The present government is also addressing the serious liquidity issues and grievances of Chinese companies operating under the CPEC in various sectors, particularly in the energy sector. More than two dozen Chinese independent power producers (IPPs) have threatened to shut down their power plants unless upfront payments were made. The IPPs complained about their over Rs300 billion (roughly $1.42 billion) in delayed dues (Dawn, May 10).
Moreover, Sharif’s government has decided to abolish the CPEC Authority, which was established in May 2021 by the former government through the CPEC Authority Act. The decision made by Planning Minister Ahsan Iqbal after it was revealed that Chinese power companies had shut down 1,980 megawatts of production capacity owing to non-clearance of dues. Iqbal stated that the CPEC Authority , “… is a redundant organization with a huge waste of resources which has thwarted speedy implementation of the CPEC” (Express Tribune, April 21, 2022).
There are also talks of promoting the sustainability CPEC projects through green initiatives. In June, at a workshop on “Green CPEC Alliance” in Islamabad, the Chinese Embassy Chargé d’Affaires in Pakistan Pang Chunxue said that “CPEC is steadily moving towards high-quality development; the energy sector is one of the fastest and the most fruitful areas of cooperation under the framework of CPEC; green energy projects such as hydropower and solar power have always been the focus of cooperation between China and Pakistan.” In addition, Zhang Jun, Chairman of China Three Gorges Corporation said, “We aim to provide clean and green energy to Pakistan under CPEC, which is a green initiative.” “Stable, clean and cheaper electricity is the most important three features of our investment in Pakistan,” he added (Islamabad Post, June 2).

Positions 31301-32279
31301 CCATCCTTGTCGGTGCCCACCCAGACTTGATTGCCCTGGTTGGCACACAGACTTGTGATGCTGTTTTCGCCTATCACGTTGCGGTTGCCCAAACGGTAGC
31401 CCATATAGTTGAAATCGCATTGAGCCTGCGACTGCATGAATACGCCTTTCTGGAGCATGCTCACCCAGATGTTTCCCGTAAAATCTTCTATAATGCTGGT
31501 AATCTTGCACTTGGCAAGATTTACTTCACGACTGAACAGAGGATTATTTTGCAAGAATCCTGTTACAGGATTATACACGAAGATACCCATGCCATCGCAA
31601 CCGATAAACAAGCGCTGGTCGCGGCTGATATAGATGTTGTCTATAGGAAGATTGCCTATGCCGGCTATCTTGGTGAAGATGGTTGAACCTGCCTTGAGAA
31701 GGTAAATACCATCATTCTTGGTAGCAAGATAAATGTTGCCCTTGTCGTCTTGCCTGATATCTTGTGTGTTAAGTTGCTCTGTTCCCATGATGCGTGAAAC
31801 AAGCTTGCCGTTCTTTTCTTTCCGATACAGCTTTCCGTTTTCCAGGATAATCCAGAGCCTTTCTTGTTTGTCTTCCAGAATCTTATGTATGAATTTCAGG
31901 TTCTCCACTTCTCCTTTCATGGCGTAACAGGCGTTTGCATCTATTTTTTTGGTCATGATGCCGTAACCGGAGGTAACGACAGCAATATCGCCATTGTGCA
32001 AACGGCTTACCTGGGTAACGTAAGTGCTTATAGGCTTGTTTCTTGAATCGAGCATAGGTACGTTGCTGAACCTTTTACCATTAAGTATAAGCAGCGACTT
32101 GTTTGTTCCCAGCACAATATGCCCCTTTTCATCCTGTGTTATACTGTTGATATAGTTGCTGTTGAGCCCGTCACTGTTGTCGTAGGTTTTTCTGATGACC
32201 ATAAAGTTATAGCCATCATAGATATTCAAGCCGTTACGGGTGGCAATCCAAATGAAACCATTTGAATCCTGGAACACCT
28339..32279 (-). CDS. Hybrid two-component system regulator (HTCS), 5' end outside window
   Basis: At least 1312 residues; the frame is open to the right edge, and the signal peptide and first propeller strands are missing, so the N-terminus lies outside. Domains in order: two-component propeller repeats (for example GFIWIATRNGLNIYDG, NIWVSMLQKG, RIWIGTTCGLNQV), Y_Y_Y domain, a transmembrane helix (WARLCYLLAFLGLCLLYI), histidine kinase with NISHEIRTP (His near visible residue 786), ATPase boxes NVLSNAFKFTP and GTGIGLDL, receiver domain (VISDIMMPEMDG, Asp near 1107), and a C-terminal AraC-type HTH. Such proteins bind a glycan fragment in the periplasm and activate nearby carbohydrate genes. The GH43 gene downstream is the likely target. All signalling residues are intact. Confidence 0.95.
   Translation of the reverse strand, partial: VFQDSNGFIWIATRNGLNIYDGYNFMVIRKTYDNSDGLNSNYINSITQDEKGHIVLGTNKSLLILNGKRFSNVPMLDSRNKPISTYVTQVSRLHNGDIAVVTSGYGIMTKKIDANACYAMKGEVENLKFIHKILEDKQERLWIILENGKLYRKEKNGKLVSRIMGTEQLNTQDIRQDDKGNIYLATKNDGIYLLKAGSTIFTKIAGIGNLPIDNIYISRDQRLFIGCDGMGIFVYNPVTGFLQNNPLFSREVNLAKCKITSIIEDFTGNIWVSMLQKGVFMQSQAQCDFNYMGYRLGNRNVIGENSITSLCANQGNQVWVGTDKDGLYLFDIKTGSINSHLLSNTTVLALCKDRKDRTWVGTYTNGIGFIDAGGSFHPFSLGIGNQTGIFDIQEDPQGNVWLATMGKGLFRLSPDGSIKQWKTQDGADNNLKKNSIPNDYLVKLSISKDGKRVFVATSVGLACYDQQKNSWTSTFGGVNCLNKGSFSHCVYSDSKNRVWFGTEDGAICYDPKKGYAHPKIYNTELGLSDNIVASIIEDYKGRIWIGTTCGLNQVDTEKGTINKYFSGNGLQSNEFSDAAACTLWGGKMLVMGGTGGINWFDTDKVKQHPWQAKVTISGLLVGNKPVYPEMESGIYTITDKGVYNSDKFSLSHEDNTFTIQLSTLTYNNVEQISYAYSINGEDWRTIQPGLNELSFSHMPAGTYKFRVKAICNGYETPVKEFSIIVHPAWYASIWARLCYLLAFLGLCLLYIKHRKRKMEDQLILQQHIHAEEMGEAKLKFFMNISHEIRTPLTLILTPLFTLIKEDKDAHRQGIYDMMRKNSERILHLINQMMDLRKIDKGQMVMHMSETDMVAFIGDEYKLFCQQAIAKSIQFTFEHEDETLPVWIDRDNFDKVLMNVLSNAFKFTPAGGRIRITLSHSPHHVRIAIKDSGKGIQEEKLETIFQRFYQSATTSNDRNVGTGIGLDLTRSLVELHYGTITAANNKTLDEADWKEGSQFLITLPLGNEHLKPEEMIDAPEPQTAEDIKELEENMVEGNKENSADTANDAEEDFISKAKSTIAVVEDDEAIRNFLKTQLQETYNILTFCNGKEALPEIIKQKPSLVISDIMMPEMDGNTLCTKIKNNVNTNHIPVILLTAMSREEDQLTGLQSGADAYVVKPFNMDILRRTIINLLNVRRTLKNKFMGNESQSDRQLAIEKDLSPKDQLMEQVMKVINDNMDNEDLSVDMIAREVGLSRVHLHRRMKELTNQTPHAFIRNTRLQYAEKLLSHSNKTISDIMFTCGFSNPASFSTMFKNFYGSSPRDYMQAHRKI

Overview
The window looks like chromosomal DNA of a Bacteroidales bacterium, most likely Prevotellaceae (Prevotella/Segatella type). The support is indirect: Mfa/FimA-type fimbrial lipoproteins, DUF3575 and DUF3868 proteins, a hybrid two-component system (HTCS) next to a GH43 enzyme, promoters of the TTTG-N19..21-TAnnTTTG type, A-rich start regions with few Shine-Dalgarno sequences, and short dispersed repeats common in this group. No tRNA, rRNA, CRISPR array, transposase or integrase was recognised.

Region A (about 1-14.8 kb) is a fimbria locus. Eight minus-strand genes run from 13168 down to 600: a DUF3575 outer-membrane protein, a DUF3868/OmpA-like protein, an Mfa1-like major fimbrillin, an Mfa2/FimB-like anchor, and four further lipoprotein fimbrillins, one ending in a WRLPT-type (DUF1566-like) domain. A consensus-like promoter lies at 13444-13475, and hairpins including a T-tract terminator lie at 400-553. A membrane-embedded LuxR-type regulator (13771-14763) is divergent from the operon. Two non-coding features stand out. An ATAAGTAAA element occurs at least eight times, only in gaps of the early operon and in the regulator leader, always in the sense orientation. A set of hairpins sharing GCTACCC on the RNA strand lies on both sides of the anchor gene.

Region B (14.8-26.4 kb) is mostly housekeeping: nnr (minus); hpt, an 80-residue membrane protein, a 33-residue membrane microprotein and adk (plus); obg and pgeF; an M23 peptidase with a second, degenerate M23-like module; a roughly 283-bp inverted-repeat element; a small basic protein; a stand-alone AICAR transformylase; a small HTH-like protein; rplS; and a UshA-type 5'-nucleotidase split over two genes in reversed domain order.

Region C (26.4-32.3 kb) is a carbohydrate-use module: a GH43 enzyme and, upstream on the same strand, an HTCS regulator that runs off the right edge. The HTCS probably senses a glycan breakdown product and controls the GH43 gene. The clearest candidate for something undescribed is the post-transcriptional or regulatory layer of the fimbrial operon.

China’s High Comfort Level with PM Shehbaz Sharif
In a recent telephone conversation with Chinese Premier Li Keqiang, Sharif assured his Chinese counterpart of Pakistan’s intention to expedite work on CPEC and stressed the importance of bilateral cooperation to fully operationalize special economic zones (SEZs) (Dawn , May 16). In the power sector, after Shehbaz Sharif’s tenure as Punjab chief minister ended, CPEC energy projects added 10,400 megawatts of power in three years beginning in 2013, with more capacity well on the way by 2018. The country’s first-ever mass transit systems were commissioned in Punjab’s major cities: Islamabad, Lahoe, and Multan. In recognition of Sharif’s crucial role in advancing CPEC’s progress, Mustafa Hyder Sayed, executive director of the Islamabad-based think tank Pakistan-China Centre, said: “his work ethic and delivery of projects ahead of deadline became so famous that the Chinese leadership often used to refer to it as ‘Punjab speed’” (South China Morning Post, April 20).